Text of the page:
mt rainier summer pnw

A stunning evening hike to Thorp Mountain Lookout in Washington

In summer, with the wildflowers glowing in the evening light, I found myself thinking this might be the most beautiful view in Washington. The Thorp Mountain Lookout hike has multiple approaches, is moderately difficult, and packs an incredible punch view-wise.

We took Thorp Creek Rd via Cle Elem, though there are at least two other routes. Thorp Creek Rd was quite gentle, and my Prius did great!

Regarding fire lookout hikes in Washington, this is one of the best.

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Hiking to Thorp Mountain Lookout

thorp mountain lookout hike washington pnw

Quick details on the Thorp Mountain Lookout Hike:

  • 7.5 miles round trip
  • 2,400 feet of elevation gain
  • Moderate difficulty with a lot of steepness toward the end
  • The dirt road is in good condition for any car
  • The trailhead is on a dirt road, so parking can be limited.
  • Starting location

Related: Exceptional Washington bucket list hikes

Trail Report: An exceptional fire lookout hike in Washington

This is a hike that warms you up, and you can’t say that about many Washington hikes.

The first mile and a half is a pretty gentle ascent. Then, it throws you into high gear quickly. You gain nearly 2,000 feet of elevation in two miles from here on. If you’re feeling it or want to jump in, take a quick detour to Thorp Lake. It’s nothing special but will allow you to take a break if you’d like.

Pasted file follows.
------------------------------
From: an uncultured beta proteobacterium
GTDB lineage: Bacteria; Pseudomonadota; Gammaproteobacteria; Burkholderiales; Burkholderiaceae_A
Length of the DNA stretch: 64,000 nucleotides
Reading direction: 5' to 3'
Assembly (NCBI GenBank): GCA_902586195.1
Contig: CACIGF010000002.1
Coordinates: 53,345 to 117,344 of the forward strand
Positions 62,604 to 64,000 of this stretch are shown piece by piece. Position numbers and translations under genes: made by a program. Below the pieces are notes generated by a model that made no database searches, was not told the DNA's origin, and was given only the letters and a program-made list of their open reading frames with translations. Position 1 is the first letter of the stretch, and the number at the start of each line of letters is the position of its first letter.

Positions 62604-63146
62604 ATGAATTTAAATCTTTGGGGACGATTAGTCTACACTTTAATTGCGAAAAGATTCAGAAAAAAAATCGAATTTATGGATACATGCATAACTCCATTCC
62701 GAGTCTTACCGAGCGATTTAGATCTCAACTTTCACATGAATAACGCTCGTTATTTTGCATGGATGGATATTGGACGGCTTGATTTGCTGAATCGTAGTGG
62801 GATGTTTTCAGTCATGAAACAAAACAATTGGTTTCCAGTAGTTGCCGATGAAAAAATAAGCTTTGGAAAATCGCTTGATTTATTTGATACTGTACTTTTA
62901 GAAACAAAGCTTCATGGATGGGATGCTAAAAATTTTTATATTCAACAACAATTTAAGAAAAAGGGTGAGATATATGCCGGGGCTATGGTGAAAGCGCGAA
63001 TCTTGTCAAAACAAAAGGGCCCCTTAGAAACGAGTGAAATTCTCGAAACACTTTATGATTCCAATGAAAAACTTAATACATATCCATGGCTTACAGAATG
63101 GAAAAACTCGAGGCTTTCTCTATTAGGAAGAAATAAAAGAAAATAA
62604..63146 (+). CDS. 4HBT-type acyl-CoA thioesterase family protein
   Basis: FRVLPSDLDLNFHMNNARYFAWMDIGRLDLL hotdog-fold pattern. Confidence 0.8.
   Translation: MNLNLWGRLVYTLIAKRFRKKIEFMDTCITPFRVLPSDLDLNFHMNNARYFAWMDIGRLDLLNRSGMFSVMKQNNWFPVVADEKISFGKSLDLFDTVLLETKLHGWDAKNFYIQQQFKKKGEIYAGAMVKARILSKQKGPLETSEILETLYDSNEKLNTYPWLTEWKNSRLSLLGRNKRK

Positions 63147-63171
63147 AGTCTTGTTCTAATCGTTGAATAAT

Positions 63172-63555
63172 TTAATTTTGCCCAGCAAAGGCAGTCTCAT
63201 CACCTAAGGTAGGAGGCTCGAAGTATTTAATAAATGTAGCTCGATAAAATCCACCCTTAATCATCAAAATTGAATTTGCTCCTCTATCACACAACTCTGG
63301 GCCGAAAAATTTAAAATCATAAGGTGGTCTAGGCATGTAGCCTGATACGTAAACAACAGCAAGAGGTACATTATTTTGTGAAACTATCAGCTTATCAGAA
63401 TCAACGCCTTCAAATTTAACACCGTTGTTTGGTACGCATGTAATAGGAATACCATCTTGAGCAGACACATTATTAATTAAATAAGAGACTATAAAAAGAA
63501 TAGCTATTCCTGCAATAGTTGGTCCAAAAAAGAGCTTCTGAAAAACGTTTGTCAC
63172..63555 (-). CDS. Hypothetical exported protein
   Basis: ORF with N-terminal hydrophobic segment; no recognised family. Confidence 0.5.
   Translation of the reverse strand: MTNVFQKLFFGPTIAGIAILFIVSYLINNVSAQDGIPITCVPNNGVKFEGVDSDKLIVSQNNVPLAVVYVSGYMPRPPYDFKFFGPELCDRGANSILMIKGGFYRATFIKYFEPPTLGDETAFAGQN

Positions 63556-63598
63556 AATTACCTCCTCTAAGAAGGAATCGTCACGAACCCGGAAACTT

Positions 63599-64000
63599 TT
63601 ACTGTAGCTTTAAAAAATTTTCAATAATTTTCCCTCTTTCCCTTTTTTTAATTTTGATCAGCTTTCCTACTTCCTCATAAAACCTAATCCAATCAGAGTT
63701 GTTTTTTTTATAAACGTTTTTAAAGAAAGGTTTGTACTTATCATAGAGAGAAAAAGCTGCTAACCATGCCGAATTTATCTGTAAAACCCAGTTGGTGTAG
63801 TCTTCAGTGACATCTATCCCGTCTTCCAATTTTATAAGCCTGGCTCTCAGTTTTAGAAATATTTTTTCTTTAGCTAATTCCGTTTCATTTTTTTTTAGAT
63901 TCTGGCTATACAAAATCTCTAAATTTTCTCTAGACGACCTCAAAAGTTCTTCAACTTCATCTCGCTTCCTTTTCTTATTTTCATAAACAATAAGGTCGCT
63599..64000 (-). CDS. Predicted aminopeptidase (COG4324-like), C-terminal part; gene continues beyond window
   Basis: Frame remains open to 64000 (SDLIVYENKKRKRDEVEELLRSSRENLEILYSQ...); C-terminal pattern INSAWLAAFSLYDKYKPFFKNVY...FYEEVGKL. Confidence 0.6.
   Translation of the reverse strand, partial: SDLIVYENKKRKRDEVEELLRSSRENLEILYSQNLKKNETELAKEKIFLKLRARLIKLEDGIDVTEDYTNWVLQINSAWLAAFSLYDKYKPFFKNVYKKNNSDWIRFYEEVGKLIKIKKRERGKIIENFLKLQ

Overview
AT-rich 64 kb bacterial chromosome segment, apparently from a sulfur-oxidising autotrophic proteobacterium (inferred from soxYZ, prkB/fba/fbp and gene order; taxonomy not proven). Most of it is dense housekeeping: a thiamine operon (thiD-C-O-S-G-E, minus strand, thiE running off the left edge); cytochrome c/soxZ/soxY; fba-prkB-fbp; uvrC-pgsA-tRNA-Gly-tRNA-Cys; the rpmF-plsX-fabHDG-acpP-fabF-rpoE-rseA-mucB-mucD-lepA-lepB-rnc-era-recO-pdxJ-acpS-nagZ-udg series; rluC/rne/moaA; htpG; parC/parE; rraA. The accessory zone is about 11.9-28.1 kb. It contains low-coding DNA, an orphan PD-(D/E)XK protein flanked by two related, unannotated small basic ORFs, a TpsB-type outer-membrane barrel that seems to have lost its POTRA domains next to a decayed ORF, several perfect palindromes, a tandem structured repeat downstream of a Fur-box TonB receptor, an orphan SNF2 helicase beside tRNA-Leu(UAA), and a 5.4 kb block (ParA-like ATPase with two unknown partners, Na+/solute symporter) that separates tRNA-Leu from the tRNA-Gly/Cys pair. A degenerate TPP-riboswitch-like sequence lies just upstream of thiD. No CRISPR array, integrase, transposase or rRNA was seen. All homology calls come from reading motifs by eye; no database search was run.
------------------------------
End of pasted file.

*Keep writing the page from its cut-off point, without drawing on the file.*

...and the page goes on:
Then, hop back on the trail and continue your switchbacks on the Thorp Mountain Lookout hike. Once you leave the trees, a stunning view awaits; hopefully, Mt. Rainier will be out in all her glory.

Furthermore, once you break out of the trees, you’ll begin to see wildflowers. Due to its somewhat lower elevation (sub 5,500 feet) and south facing, these grow earlier than other parts of the state.

So, if you’re looking for a great late June/early July hiking/backpacking destination, this is it!

Your Guide to the Thorp Mountain Hike

Where is Thorp Mountain Lookout Located?

Thorp Mountain is located in the Mt. Baker Snoqualmie National Forest, in between Kachess Lake and Cle Elum Lake. While not close-close to the Alpine Lakes Wilderness, it is on the south side of it.

Finding the Trailhead

This is where the fun begins. There are multiple routes to Thorp Mountain Lookout. We took the standard approach, via Thorp Creek Road (AKA Forest Service Road 4312). You access this by going north along Cle Elum Lake on Salmon La sac Rod, turning right on Forest Service Road 4308 and winding your way along a dirt road until you reach the trailhead.

From Seattle, it’s about a two hour drive depending on traffic.

How long is the hike?

The trail up to Thorp Mountain Lookout is 7.5 miles. If you drive past the official trailhead, you can cut-off a couple of miles by bushwacking up a steep hill. However, if you don’t know the trail or haven’t’ done it before, I would not recommend this route.

How hard is the hike up?

From the trailhead, it’s a nice and gradual hike up, even though you do gain 2,400 feet overall. I would put this at moderate to hard, depending on your fitness level. However, the trail is in great condition and it never felt like I was overly fatigued.

There is definitely more elevation gain in the back half of the hike, versus the front half. So keep that in mind.

How long should it take me?

I would allot half a day for the Thorp Mountain hike. There’s no need to rush with such stunning views!

Are there any bathrooms in the area?